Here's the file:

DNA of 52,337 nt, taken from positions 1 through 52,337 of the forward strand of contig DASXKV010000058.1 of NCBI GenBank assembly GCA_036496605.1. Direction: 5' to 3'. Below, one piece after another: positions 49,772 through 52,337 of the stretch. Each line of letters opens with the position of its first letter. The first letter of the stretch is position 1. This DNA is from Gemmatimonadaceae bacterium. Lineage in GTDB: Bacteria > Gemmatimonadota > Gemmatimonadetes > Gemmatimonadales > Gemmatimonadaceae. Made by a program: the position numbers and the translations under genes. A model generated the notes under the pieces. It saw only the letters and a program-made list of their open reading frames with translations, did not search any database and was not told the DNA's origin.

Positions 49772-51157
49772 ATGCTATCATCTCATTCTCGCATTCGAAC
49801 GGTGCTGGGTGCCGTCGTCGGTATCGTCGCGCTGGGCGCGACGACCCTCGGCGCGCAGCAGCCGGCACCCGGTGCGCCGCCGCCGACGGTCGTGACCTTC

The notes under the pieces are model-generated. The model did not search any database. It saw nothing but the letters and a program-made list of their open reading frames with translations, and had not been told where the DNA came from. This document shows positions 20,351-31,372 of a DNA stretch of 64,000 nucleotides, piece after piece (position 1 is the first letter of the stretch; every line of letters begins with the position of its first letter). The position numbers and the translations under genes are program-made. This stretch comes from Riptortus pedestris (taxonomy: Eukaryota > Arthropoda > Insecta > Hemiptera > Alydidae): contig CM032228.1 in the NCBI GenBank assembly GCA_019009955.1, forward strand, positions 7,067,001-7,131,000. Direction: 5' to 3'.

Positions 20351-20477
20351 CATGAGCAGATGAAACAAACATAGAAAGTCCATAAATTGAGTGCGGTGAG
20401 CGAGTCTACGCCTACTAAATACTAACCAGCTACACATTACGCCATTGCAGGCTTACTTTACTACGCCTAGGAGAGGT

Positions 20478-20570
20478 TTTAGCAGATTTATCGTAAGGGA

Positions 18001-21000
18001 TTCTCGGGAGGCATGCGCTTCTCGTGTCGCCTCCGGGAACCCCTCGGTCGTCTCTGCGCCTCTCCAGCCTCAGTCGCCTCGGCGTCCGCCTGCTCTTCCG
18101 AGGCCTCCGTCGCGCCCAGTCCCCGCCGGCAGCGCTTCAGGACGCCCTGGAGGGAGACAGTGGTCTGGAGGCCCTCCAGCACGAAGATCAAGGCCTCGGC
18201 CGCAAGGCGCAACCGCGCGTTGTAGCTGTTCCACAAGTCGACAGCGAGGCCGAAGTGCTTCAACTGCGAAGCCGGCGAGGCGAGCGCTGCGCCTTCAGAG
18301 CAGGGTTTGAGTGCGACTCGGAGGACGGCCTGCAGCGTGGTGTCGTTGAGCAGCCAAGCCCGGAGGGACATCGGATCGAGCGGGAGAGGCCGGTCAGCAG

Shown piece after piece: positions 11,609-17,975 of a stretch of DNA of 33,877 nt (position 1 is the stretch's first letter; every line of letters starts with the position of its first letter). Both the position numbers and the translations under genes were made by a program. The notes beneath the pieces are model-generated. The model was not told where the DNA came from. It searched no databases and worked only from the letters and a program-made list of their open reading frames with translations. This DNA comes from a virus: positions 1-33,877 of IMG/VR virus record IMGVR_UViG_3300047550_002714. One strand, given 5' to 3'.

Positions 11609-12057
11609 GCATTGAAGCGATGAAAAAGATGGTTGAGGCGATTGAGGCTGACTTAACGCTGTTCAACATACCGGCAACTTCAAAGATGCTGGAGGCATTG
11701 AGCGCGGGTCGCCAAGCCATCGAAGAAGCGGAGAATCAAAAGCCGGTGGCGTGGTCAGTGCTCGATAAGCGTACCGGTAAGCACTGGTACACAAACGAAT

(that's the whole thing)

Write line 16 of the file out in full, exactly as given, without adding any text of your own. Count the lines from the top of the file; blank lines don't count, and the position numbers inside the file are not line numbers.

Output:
Shown piece after piece: positions 11,609-17,975 of a stretch of DNA of 33,877 nt (position 1 is the stretch's first letter; every line of letters starts with the position of its first letter). Both the position numbers and the translations under genes were made by a program. The notes beneath the pieces are model-generated. The model was not told where the DNA came from. It searched no databases and worked only from the letters and a program-made list of their open reading frames with translations. This DNA comes from a virus: positions 1-33,877 of IMG/VR virus record IMGVR_UViG_3300047550_002714. One strand, given 5' to 3'.